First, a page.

The latest episode of Drunk History arrives just in time for October’s LGBTQ history month with an episode about the Stonewall Riots, and it’s a way more accurate telling than Roland Emmerich’s Stonewall

Remember that movie? The one where Emmerich whitewashed history by replacing trans people of color with a white cisgender dude? Stonewall perpetuated stereotypes of queer people, turned the historical event into a chintzy melodrama, and twisted history to tell a white savior narrative. Luckily Drunk History is here to correct those mistakes, putting the transgender women who began the Stonewall Riots front and center and casting trans actresses in the roles.

In one of the stories from the new episode, which aired Tuesday, comedian Crissle West recounts the events of June 28, 1969, a major tipping point for LGBTQ rights. The episode tells the story of Marsha P. Johnson, the trans pioneer who started the riots when police raided the Stonewall Inn, one of New York City’s few gay bars at the time. Johnson, played by Transparent actress Alexandra Grey, famously threw a shot glass at the bar mirror and shouted “I got my civil rights.” Grey recreates it with a touch of humor in the episode, alongside Trace Lysette (Transparent) who portrays Sylvia Rivera, the Venezuelan-Puerto Rican trans woman also credited with being one of the first to incite the riots and fight back against the police. In just a short six minute segment, Comedy Central achieves more than the entirety of Emmerich’s movie.

Rivera was nowhere to be seen in Emmerich’s film, and while he did include Johnson, the character (played by a cisgender actor) was written as a jokey, one-dimensional stereotype. Instead of Johnson, Emmerich showed a completely fictional white male character as the one who threw the first brick. The director later defended the film, claiming that Stonewall was a “white event,” but don’t even get me started on that hunk of garbage.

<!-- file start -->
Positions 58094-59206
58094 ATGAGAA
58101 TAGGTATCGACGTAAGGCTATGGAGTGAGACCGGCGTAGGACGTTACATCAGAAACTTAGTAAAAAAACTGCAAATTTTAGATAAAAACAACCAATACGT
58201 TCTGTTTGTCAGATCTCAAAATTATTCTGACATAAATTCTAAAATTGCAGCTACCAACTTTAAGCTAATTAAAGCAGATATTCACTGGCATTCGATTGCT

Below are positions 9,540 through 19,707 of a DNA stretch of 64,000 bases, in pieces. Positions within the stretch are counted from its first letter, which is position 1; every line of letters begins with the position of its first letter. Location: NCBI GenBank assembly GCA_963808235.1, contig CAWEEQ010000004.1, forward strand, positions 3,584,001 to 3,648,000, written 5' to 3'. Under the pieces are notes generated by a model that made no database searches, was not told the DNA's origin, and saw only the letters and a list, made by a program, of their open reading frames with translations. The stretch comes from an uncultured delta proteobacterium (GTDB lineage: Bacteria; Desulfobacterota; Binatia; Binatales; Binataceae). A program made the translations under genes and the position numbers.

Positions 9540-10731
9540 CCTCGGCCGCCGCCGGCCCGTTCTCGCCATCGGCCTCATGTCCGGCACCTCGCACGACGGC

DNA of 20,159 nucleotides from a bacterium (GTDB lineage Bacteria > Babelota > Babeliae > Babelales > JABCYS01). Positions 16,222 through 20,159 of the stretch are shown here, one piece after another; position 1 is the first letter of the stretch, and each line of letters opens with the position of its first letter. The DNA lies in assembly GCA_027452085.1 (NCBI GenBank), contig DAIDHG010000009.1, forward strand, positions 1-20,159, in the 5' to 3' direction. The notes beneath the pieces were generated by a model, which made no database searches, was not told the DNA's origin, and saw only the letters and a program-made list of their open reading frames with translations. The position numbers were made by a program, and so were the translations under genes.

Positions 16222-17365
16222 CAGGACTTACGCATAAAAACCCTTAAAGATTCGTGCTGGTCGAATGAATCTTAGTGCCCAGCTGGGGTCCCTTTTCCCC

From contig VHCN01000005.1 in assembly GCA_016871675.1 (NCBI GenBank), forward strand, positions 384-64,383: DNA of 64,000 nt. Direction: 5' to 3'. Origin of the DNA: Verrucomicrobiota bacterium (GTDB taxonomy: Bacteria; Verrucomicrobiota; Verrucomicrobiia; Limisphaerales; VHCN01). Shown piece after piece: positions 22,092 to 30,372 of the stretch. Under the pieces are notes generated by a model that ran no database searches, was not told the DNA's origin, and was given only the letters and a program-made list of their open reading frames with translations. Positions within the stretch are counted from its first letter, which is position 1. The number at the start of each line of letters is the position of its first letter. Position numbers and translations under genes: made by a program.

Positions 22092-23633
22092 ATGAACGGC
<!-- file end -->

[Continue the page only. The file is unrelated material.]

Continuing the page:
Beyond telling trans stories with trans actors, the Comedy Central episode also has a refreshing sense of humor, and one that doesn’t feel insensitive. In traditional Drunk History fashion Lysette and Grey reenact the story through West’s tipsy descriptions. And sure it’s over-the-top, but it has just the right amount of goofy comedy and respect for the women. It’s a nice reminder that not all LGBTQ stories have to be told with a somber, weepy narrative. For Lysette, the humor of the episode was also a way to teach more people about LGBTQ history. The actress told Out magazine, “If comedy is what lures people to watch a show about the birth of the Gay Liberation Movement—if comedy is the in, the thing that cracks the door open—then so be it.”

So Drunk History isn’t going to teach you everything, of course; this is certainly no thorough history lesson, and there were plenty more events besides Stonewall that sparked queer and trans liberation. But the episode is a clever way to pay tribute to LGBTQ History Month, and if schools decided to show this in classrooms, I wouldn’t complain. It’s also a great reminder to watch Grey and Lysette’s work in Transparent Season 3 if you haven’t yet. Watch the Stonewall clip from Drunk History below.